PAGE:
Book

Book

"Whatever our place, it has been visited by the stranger, it will never be new again. It is only the vision that can be new; but that is enough."

Eurdora Welty,
"Place in Fiction"
(1956)

The Plan of Nashville is a community-based vision of how the urban core of Nashville should look and work in the twenty-first century. The purpose is to help the central city hold its place in civic life. In contrast to the over 100 previous plans created for Nashville, The Plan of Nashville looks at the entirety of Nashville, and was the first comprehensive plan for Nashville in nearly 50 years. Further, The Plan of Nashville established the 10 Principles, which continue to guide the work of NCDC.

BUY THE BOOK

 

Click below to view and download sections of The Plan of Nashville.

Foreword by Mayor Bill Purcell

Preface by David Minnigan

Introduction

Nashville Past and Present

"A Nashville for Everyone" by Bill Barnes

"For Life, Liberty and the Pursuit of Happiness, We Must Have Cities" by C.W. Westfall

Avenues to a Great City: The Ten Principle

Nashville and Its Region: Making Connections

Embracing the Cumberland River

Getting Around

"Reforming the Arterials: Streets that Move Cars and Create Great Places"
by Rick Bernhardt 

"Uncommon Sense" by Christine Kreyling

"But...But...But... Where Will the Traffic Go?" by Walter Kulash

"Tear it Down!" by John O. Norquist

"Spaghetti Junction" by David Koellein

Nashville and Its Downtown: Creating Civic Space

"The Axis in Urban Design" by Gary Gaston

"The Importance of Civic Space" by Keel Hunt

"You Can't Get There From Here" by Christine Kreyling

"The Nashville Convention Center: Where to Put a New One and What to Do with the Old One"

"Putting the Public in Public Art" by Jack Mackie and Jerry Allen

Nashville and Its Neighborhoods: Fanning the Flames of Place

The River District

Northeast Nashville

East Nashville

"Phoenix Rising" by Ann Roberts

SoBro

"Back to School" by Christine Kreyling

The Gulch

Midtown

"Building the Affordable Neighborhood, One Step at a Time" by Steve Neighbors

Ideas into Reality

Citizen Planners: Documenting the Process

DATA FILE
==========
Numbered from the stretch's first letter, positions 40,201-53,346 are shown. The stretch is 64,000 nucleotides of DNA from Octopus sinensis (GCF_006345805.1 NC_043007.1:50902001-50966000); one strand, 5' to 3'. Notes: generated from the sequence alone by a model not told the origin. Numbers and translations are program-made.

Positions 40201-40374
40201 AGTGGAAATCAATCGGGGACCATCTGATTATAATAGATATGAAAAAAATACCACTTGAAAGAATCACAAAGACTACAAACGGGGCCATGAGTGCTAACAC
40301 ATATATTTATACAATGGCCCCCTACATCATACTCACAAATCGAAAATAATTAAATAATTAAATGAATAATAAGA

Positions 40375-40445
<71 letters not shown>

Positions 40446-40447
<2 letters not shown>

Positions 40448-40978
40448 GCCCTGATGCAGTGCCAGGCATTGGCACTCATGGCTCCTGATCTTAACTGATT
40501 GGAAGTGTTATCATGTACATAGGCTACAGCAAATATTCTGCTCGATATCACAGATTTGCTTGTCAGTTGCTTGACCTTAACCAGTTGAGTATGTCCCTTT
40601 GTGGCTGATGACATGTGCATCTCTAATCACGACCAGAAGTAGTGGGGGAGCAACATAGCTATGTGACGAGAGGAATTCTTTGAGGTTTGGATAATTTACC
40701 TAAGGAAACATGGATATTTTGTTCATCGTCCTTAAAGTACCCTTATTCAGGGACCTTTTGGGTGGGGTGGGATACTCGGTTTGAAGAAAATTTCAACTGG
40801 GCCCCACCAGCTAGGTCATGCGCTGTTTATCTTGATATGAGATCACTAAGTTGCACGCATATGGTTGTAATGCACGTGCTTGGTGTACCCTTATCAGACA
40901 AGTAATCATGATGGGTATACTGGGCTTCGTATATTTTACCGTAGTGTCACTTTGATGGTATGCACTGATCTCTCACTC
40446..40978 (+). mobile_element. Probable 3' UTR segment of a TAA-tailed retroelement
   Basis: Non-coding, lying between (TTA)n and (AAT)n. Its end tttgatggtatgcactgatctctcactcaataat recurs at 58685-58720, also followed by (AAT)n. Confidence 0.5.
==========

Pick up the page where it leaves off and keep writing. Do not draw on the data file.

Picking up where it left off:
Recent Projects

Fairgrounds Public Meetings Report

Fairgrounds Public Meetings Report

The Nashville Civic Design Center was asked by Mayor David Briley and the Fairgrounds Nashville Board of Directors, to facilitate a series of public meetings with the Fairgrounds Design Team, to get input in order to inform a more refined version of the Fairground Improvement Plan.

Franklin Pike Multi-modal Path

Franklin Pike Multi-modal Path

Oak Hill is a satellite city of Nashville, TN located less then 4 miles south of downtown Nashville along Interstate 65 between Nashville and Franklin. The main spine of Oak Hill is Franklin Pike which connects it to Brentwood and Berry Hill. The location is conveniently accessible allowing for several commuting options along I-65, Franklin Pike, etc. Oak Hill is also the gateway to Radnor Wildlife Refuge area, a major asset to the entire region attracting over 1.45 million visitors in 2017.Oak Hill Mayor, Heidi Campbell, approached the Nashville Civic Design Center with the idea of creating a multi-modal path along Franklin Pike to better connect Oak Hill with the Walk N Bike Master Plan, the future and existing greenway network by taking advantage of the right-of-way along Franklin Pike.Oak Hill is a satellite city of Nashville, TN located less then 4 miles south of downtown Nashville along Interstate 65 between Nashville and Franklin. The main spine of Oak Hill is Franklin Pike which connects it to Brentwood and Berry Hill.

The location is conveniently accessible allowing for several commuting options along I-65, Franklin Pike, etc. Oak Hill is also the gateway to Radnor Wildlife Refuge area, a major asset to the entire region attracting over 1.45 million visitors in 2017.

Oak Hill Mayor, Heidi Campbell, approached the Nashville Civic Design Center with the idea of creating a multi-modal path along Franklin Pike to better connect Oak Hill with the Walk N Bike Master Plan, the future and existing greenway network by taking advantage of the right-of-way along Franklin Pike. This connection could bridge the gap between Oak Hill residents, Radnor Lake State Park, Oak Hill is a satellite city of Nashville, TN located less then 4 miles south of downtown Nashville along Interstate 65 between Nashville and Franklin. The main spine of Oak Hill is Franklin Pike which connects it to Brentwood and Berry Hill. The location is conveniently accessible allowing for several commuting options along I-65, Franklin Pike, etc. Oak Hill is also the gateway to Radnor Wildlife Refuge area, a major asset to the entire region attracting over 1.45 million visitors in 2017.Oak Hill Mayor, Heidi Campbell, approached the Nashville Civic Design Center with the idea of creating a multi-modal path along Franklin Pike to better connect Oak Hill with the Walk N Bike Master Plan, the future and existing greenway network by taking advantage of the right-of-way along Franklin Pike.

Connecting The Dots

Connecting The Dots

In Nashville Civic Design Center's "The Nashville Plan: Shaping the Healthy Community" seven transects are identified that make up Davidson County. Each of these zones have their strengths and challenges as they strive to form a healthy, safe community. This publication of the Nashville Civic Design Center (NCDC) is aimed to make us rethink how public spaces in Davidson County can be reactivated across various scales. The report looks at five individual sites within their respective “transect zone." They are: Natural and Rural, Suburban, Center, Urban, and Downtown.

View All Projects


Sponsors